Being Culturally Competent-3 Faux Pas to avoid
I enjoy using the term Faux Pas, but I think it is worth defining this term for all of us before I move ahead with today’s post.
Dictionary.com describes a faux pas in this way:
- a slip or blunder in etiquette, manners, or conduct; an embarrassing social blunder or indiscretion.
As human beings we all make faux pas on a regular basis. I have found that many of these occur because of cultural ignorance or just plain meanness on the part of others.
Today’s post will describe three of the most common faux pas I see and why you should avoid them. Ironically, I was the victim of one of them just yesterday, so this is very fresh on my mind.
Common Faux Pas to avoid
1. Your accent is not nearly as difficult to understand as the last person I talked with from your region/state/country
I was talking with a customer service representative about a purchase just 24 hours ago when I heard this blurted out by this individual. I turned the tables on them and responded, “I don’t seem to have any difficulty understanding you. Where are you located?” I have found that many people who make this kind of cultural gaffe don’t even realize that the person they are speaking with might take offense at the remark.
This situation occurred within the boundaries of the USA. I see it happen often when people from different countries get together.
My advice would be to listen intently and ask for clarification when needed. The worst thing you can do is to tell someone they “talk funny” or have a “strange accent”. What we say and what we understand is based on experience and perspective. Our lives allow us (or force us) to hear things in certain ways and have to work hard to “de-program” our listening and opinions so that we don’t come to conclusions or assumptions that might not be appropriate.
2. I cannot believe you eat food such as <blank>. Why don’t you eat <blank>?
Many cultures have differing views on what food is appropriate. I just returned from India and eating beef there is out of the question. Pork, chicken and fish were readily available, but beef is out of the question. The wrong thing for me to do would be to criticize or critique someone about the reasons for their choice or belief. They might ask me why I choose to eat what they find sacred or unfit. How would I respond?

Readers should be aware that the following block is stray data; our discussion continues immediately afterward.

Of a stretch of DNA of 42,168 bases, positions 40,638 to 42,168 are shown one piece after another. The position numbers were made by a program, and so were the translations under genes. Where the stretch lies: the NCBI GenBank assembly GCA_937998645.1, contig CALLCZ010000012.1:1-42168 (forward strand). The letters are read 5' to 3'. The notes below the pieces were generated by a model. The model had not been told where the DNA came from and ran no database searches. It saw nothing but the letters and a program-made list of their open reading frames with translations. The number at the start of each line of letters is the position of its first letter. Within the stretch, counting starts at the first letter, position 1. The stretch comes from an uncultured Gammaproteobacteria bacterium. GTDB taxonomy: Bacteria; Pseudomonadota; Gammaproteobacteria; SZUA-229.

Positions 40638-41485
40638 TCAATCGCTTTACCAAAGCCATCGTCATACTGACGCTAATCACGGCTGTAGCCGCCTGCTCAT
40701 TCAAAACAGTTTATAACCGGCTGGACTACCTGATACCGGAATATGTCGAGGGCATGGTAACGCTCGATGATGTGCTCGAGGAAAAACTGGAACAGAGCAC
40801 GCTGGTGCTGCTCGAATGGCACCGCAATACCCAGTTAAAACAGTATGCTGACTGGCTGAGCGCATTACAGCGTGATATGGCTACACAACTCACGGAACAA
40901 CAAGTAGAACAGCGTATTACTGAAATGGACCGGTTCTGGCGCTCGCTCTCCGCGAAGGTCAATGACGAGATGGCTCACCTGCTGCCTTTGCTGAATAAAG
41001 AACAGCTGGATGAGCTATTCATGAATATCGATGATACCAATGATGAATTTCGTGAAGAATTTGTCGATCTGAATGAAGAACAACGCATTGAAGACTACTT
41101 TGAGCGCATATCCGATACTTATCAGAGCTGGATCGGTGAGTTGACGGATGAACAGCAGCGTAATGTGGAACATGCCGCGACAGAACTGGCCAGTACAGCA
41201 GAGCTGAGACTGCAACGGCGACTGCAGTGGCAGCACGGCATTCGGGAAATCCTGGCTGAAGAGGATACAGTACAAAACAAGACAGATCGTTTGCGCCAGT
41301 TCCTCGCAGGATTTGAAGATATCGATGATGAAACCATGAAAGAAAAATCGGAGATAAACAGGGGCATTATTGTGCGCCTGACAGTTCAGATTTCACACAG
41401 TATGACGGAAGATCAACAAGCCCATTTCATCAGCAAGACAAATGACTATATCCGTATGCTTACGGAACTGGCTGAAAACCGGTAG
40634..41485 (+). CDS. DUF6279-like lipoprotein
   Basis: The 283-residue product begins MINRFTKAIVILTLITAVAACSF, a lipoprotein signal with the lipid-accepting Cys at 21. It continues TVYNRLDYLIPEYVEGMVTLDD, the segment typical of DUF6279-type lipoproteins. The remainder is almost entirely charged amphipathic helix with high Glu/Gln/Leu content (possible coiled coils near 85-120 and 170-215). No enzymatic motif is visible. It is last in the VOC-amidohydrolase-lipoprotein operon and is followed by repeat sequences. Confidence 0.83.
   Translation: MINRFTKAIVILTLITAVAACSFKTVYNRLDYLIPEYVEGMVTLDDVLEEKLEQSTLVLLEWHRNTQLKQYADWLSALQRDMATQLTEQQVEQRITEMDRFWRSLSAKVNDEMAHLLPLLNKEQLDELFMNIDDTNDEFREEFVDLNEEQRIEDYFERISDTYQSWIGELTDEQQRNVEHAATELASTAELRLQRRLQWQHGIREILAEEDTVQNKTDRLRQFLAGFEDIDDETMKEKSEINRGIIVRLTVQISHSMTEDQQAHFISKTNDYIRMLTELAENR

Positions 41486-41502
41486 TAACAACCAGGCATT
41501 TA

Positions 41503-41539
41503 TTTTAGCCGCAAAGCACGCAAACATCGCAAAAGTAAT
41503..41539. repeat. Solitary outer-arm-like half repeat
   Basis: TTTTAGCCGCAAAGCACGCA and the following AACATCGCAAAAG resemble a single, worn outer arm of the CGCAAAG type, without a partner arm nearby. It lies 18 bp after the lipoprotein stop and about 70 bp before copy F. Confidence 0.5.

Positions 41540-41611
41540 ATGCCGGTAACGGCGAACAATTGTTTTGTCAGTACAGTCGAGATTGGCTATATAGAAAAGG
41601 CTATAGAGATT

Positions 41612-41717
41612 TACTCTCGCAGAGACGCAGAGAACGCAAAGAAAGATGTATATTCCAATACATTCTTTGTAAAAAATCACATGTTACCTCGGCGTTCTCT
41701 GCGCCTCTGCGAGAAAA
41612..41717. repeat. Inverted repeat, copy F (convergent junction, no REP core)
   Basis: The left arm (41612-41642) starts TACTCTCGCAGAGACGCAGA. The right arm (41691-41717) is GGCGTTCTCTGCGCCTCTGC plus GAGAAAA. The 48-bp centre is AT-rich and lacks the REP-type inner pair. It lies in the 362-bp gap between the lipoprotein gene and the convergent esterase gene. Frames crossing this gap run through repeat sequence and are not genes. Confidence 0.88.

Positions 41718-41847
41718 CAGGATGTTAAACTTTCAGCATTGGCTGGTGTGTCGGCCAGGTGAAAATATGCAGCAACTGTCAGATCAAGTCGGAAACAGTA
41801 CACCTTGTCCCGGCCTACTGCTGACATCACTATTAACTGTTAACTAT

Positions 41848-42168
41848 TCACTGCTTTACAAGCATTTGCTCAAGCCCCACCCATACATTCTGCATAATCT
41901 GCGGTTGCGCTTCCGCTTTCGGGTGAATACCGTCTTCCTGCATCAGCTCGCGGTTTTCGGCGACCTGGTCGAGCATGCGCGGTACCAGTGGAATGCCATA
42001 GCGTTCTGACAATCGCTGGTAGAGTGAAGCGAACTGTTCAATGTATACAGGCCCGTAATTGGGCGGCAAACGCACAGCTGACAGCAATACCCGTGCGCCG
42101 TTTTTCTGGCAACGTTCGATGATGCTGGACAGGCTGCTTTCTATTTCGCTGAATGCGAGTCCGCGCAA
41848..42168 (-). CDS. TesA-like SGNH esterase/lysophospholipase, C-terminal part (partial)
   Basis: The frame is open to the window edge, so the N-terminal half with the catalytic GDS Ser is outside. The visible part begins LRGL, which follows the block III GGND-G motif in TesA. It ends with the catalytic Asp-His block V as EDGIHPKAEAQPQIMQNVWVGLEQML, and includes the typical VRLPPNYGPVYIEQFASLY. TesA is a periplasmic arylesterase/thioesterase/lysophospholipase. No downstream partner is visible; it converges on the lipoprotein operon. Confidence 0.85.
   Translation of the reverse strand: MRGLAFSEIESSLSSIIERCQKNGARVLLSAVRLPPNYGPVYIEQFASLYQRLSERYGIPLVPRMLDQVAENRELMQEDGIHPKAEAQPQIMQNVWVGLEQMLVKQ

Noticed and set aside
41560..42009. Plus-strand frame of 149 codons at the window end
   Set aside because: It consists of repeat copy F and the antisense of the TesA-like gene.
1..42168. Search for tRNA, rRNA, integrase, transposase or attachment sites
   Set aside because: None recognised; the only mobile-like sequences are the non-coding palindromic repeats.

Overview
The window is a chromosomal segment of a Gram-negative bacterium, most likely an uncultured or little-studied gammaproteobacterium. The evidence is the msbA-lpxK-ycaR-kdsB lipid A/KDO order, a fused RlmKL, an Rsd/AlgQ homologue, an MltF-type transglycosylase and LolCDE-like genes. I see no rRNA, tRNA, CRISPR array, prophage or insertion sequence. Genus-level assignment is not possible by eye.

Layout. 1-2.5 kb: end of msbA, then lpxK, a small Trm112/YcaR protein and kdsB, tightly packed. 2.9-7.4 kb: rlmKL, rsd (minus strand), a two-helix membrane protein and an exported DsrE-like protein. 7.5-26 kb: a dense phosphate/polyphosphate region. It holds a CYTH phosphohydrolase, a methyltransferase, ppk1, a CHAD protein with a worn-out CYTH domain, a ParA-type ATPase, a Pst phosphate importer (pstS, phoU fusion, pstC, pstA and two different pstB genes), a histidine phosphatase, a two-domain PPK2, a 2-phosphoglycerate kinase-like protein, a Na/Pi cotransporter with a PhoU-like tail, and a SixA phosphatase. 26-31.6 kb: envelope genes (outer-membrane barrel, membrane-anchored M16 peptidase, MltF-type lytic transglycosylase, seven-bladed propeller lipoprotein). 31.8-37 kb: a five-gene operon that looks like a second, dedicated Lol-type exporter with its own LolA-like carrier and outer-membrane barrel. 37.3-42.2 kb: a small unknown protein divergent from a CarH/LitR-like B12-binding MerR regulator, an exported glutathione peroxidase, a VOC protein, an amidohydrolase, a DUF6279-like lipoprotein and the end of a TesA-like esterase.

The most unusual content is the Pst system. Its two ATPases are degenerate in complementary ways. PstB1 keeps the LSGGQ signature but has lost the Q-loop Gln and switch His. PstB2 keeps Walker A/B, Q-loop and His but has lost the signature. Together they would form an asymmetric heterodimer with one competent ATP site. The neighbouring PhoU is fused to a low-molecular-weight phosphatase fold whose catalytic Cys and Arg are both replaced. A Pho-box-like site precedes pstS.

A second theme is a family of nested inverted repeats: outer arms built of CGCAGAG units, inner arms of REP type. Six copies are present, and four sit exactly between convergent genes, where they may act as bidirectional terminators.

The world is a big place and it is worth the time to do some homework about where you are going, especially if you are leaving the borders of your home country.
3. That’s a funny outfit you have on. Do you find that comfortable?
Each country and culture dresses in a different manner. I must admit that many countries have been “westernized” to emulate what we wear here in the States, but not all adopt to the same degree nor should they.
I find the diversity of cultural attire to be refreshing and I wish I had more time in some of the countries I have visited and worked in to become more comfortable and accustomed to the attire. My time in the Middle East helped me to learn more about why the dishdasha is a common garment there and I became very comfortable with the sari worn by women in India during a recent trip there.
We live in a world with a wide variety of customs and norms. Assuming that one way is the best way can be problematic. In many cases it will cause discomfort or hurt feelings, and at the worst it can cause anger and deeper emotions to arise.
Take the time to learn more about those you deal with, especially when they come from a different culture. Our business colleagues and competitors are not just those next door, down the street or across the country. We now live in a world economy and the sooner we learn more about how others think, act and live, the better off we will all be.